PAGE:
Imagine a surfing landscape where at the top of the World Tour rankings there was only two Australian surfers in the top 50? A surfing hierarchy that would have more English and Portuguese supping at surfing’s top table. A league where Americans, Hawaiians, Mexicans, Chileans, Brazilians and Peruvians are the dominant surfing nations and the Ozzies, so proud of our surfing heritage, languish at the bottom of the food chain, eating the discarded toenails of surfing’s superpowers. 
 
A surreal fantasy, right? Some type of twisted future dreamed up by anti-Australians and cruel Gods who clearly are insanely jealous of our supreme right to rule the waves. Except this isn’t bullshit. This situation does exist, right now. It’s called the WSL Big Wave Tour (BWT).  As of the last count there was only two Australians, Jamie Mitchell and Josh Kerr, of the 43 surfers who registered points on the 2016 BWT.  And while we are being churlish, we might as well note that neither of those two have lived in the country for nearly a decade. 
Josh Kerr spearing towards a win in the 2016 BWT Todos Santos event. Photo: Richard Hallman
So where does that leave us? Are we a bunch of pikers, chickens, curs, cravens, poltroons, pussies, cream puffs, weakling, wimps and milquetoasts? Can we, as a nation, be described in easily surfing’s most passive aggressive term as, and prepare to shudder, 'beachbreak specialists'?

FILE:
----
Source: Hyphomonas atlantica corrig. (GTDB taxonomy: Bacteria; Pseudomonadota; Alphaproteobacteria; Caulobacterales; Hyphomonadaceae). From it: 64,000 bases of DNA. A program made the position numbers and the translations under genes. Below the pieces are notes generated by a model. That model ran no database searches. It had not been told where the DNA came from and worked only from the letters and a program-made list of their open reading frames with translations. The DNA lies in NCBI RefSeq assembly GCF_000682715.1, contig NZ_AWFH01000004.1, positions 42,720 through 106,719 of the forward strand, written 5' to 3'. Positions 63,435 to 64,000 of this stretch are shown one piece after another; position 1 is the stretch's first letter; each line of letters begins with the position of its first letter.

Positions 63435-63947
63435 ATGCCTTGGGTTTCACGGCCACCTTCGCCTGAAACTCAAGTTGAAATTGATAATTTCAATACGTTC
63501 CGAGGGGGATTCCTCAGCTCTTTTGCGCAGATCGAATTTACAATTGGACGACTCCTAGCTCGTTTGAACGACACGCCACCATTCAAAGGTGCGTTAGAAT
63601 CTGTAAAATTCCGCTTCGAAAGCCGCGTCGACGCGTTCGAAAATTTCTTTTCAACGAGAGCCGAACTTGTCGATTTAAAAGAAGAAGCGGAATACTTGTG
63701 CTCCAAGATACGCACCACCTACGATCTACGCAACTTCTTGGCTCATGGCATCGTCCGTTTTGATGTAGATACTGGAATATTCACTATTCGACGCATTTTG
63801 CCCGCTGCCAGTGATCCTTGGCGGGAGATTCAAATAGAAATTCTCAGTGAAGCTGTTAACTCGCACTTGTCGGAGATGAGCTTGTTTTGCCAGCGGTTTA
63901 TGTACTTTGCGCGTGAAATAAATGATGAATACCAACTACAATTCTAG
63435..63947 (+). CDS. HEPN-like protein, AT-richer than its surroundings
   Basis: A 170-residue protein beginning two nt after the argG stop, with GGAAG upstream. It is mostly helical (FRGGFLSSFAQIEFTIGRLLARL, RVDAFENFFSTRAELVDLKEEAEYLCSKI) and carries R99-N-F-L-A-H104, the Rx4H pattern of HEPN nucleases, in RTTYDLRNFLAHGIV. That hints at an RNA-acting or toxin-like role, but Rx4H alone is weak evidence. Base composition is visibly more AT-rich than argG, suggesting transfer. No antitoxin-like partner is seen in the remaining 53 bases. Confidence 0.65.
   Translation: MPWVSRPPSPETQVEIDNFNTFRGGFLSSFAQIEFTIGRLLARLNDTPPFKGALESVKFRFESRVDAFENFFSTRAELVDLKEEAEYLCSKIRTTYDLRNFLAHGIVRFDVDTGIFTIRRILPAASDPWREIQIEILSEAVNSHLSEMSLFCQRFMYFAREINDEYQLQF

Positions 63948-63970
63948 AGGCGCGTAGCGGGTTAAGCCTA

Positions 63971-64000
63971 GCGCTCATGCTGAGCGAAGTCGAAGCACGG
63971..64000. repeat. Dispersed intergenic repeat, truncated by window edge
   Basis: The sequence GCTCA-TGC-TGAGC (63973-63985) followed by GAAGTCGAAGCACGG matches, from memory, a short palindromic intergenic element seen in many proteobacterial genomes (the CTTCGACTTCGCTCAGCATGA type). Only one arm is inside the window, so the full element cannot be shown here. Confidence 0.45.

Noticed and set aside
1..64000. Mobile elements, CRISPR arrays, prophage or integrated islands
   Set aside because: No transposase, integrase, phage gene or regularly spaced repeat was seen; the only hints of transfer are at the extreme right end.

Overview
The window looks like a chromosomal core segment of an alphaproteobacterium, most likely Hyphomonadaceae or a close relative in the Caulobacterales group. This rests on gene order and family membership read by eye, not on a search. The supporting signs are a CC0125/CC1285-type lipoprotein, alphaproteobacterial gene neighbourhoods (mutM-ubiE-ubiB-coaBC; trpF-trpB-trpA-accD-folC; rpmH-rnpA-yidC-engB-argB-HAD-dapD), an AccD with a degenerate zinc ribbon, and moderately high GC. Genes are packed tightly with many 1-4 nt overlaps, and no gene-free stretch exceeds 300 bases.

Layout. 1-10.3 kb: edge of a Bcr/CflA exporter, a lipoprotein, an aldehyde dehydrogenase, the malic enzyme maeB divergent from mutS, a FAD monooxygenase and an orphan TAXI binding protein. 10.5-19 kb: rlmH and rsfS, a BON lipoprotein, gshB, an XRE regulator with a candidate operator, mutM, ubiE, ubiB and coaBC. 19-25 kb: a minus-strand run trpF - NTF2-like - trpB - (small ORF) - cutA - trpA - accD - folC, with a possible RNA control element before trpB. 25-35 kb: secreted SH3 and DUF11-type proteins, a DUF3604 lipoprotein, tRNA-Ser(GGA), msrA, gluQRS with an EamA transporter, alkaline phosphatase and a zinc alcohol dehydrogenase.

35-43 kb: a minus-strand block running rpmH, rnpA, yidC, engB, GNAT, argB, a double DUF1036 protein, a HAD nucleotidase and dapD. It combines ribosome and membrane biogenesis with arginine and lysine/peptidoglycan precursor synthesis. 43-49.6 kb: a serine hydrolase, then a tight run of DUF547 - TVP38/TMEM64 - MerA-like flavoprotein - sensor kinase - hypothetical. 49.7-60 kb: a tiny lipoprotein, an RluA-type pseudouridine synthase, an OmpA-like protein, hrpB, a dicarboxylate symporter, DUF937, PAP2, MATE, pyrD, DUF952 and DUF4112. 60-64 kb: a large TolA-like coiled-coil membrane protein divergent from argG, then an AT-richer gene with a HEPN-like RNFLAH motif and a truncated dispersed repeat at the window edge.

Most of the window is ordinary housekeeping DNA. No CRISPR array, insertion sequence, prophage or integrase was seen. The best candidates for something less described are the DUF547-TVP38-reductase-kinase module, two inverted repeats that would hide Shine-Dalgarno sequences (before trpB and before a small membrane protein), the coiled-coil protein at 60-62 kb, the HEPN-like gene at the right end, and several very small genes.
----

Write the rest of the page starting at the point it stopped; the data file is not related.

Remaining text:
Now you might say the BWT is a slightly  closed shop. After all Australia is hamstrung in that we don’t a have contest here. However, if we look at another big wave measuring stick, the Eddie Aikau Invitee list, it is again slim pickings. There is Jamie Mitchell again, plus 50-somethings Ross Clarke Jones and Tom Carroll. A now injured Mark Mathews, plus Ben Wilkinson and Ryan Hipwood make it in as alternates. That remains a minor percentage given the whole invite list tops out above 50 surfers. 
 
Now, of course, Australia is not full of lily livered shoulder hoppers. The local crews at Shipsterns, One Mile, The Right, Ours, South Oz, Cow Bombie, Ulladulla and Gnaraloo, to name just a few, are some of the hardest chargers on the planet. Underground Aussies also always tend to pop up at the big-wave spots (usually with a battered 10’6”) around the world whenever they turn on. 
 
Surely Russell Bierke will get the call up for the BWT at some point? 
 
However the leap to paddling and charging the biggest waves, and more relevantly, taking sets off the very best big wave surfers, be it at Jaws, Nazare or Mavericks, seems to be beyond our crop of big-wave surfers. Now it’s not something that can be fixed easily. Trying to train a kid to one day be a BWT World Champion is about as easy a teaching a chicken how to drive a nuclear submarine. You can’t set up a High Performance Centre at Warrnambool and make 12-year-old groms run 50 metres underwater whilst holding lead injected watermelons. Big wave surfers are born, not bred. 
 
It also doesn’t help that our only bonafide big waves are located in the most remote corners of Australia and break infrequently. It’s also true that most of our elite surfing talents are groomed early to tread the CT pathway. Look, maybe the BWT isn’t a fair reflection of the size of a nation’s stones. However right now it’s the only ranking system we’ve got. And Australia isn’t even in the mix.